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generations of england players that have never had this opportunity. justin looking through the streets of moscow really, not too many england fans yet, it is a fair old check up from samarra but you sent i'm sure a lot of back home will be trying to get here just to be in this city and the historic match on wednesday night. there's definitely going to be a few of them in moscow, thatis going to be a few of them in moscow, that is for sure. that is england, what about their opponents croatia? they came through their second penalty shoot out late last night against the russians. they must be absolutely drained after 120 minutes, two penalty shoot out, first against the danes and knocking out the host. they have actually moved into moscow a lot earlier than anticipated, straight from sochi where they beat the host. we will be hearing from their coats a little bit later this evening so they have an extra day to recover in moscow. no more troubles for them. the galatians are in position. they cannot play as badly as they did in that first half against the russians
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—— the croatians are in position. luka modric looked like a little boy lost sons or england will be wary of those croatian talents, but as alan was saying, england is alternately ona was saying, england is alternately on a roll now. they are indeed. 0lley foster our correspondent in moscow. thank you indeed. sad news as former tottenham striker alan has died at the age of 79. scottish international had been diagnosed with a rain tumour a few weeks ago. he was known as the king of white hart lane during his 10—year spell in north london, scoring 133 goals. they want forjoe pease including the belief that uefa cup in 1973. —— they want for trophies. including that uefa cup in 1973. scotland's russell knox has won the irish opener after beating ryan fox in a playoff. they were tied at 14 under par after their final round in playoff. they were tied at 14 under par after theirfinal round in both managed to get to the green into on the playoff hole but knox produced
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that really it putt to denver for a birdie. the pressure was been on fox to do the same and he missed —— was been on fox, by the smallest of margins giving knocks his third european tour wins. congratulations to him. that is all the score for 110w. to him. that is all the score for now. more throughout the evening. let's bring you some other news this hour. parts of western japan already hit by deadly floods and landslides are facing more downpours this week. more than 60 people have been confirmed dead —— and dozens are missing after record rainfall caused rivers to burst their banks in hiroshima and other areas. two million people have been ordered to leave their homes. here, the environment secretary michael gove has defended it is immersed the foreign secretary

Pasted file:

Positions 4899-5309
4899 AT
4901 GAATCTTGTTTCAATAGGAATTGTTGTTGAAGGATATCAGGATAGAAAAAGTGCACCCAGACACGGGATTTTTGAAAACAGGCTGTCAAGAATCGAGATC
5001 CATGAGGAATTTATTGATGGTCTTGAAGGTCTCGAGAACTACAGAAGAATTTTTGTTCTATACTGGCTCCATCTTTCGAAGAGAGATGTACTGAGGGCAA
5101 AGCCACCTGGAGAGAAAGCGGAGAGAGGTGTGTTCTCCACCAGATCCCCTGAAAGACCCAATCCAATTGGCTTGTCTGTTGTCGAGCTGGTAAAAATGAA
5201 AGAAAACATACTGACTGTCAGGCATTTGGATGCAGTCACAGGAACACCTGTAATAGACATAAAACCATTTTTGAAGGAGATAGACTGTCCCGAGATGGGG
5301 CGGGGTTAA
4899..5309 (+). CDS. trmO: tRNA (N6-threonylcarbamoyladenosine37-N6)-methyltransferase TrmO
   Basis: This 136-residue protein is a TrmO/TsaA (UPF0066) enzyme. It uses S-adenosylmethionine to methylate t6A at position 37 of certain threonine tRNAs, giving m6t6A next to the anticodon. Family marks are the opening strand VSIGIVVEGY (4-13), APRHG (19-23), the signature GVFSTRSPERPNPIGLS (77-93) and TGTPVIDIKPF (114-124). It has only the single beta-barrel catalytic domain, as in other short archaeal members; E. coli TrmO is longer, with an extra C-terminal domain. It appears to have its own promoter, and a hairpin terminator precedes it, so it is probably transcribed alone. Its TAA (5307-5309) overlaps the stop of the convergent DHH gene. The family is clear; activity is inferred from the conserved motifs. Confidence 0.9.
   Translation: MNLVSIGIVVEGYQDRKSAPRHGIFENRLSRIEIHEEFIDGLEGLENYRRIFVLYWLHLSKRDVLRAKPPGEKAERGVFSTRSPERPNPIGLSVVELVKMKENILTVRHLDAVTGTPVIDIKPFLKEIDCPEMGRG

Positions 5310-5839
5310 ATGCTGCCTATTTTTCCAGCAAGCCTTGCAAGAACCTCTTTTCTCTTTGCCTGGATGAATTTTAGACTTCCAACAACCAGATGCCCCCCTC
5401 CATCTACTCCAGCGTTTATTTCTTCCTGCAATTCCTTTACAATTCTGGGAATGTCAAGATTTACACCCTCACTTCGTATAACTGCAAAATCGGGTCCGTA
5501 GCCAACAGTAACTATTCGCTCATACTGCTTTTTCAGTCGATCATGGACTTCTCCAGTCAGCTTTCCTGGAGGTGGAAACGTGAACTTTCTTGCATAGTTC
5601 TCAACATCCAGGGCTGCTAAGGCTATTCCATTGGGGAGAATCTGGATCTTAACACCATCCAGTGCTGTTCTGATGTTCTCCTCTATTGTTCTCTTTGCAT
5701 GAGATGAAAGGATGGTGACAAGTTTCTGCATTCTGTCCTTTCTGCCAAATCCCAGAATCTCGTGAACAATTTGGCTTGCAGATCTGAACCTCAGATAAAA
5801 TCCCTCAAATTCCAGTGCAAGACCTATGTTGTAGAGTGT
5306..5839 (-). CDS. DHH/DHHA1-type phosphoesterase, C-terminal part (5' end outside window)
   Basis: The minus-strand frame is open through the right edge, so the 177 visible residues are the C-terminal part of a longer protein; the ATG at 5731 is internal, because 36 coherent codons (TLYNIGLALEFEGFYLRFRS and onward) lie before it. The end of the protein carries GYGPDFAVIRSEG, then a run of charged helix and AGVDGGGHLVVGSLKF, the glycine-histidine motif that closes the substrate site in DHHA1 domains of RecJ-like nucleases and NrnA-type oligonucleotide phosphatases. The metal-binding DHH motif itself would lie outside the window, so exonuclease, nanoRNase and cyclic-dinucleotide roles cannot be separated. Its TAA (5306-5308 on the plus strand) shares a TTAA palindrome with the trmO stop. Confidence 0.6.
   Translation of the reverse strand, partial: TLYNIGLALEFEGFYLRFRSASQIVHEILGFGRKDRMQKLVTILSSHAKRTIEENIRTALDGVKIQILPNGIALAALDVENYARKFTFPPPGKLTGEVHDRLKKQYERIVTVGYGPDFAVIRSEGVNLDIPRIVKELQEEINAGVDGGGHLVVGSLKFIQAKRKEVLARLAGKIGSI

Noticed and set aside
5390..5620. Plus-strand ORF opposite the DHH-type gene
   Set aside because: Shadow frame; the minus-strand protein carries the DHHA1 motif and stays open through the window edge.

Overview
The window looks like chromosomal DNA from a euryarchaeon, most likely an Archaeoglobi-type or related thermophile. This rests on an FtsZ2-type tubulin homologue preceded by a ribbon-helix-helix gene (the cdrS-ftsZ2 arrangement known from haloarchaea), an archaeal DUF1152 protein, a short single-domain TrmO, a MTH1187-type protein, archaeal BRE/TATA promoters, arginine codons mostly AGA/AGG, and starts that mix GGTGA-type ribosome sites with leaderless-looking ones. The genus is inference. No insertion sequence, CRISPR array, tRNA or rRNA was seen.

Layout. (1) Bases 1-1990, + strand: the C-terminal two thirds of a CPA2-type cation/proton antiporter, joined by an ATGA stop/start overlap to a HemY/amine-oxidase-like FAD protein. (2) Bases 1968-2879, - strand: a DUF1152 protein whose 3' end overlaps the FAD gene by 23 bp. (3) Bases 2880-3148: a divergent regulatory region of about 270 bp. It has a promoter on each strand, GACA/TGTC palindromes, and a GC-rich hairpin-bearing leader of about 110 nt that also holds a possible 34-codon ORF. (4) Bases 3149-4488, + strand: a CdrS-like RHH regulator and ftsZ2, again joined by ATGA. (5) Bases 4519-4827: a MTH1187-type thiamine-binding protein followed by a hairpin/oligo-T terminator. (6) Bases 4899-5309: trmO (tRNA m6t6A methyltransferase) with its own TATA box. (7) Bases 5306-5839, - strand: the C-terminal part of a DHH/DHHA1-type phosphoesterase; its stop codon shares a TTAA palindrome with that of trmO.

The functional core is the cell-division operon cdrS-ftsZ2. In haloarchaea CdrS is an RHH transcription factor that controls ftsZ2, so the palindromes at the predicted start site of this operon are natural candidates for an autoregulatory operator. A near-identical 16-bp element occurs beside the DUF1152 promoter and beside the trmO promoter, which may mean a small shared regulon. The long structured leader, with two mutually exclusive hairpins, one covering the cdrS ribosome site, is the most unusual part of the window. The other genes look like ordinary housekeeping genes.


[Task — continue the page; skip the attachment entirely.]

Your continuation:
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criticised the plan with some rather colourful language. and suggested that the deal fall short of what most brexiteers wanted. but michael gove said it's important to be realistic although he also said britain should be prepared to walk away next march if agreement cannot be reached with the eu. two days since ministers gathered. in the bucking countryside they managed to reach a deal. with more battles ahead theresa may call for collective responsibility and who best to display that? with more battles ahead, theresa may called for collective responsibility and who best to display that than one of the most ardent brexiteers in the cabinet? he admitted it was not everything he'd hoped for. i'm a realist and one of the things about politics is that you mustn't, you shouldn't make the perfect the enemy of the good. and one of the things about this compromise is that it unites the cabinet.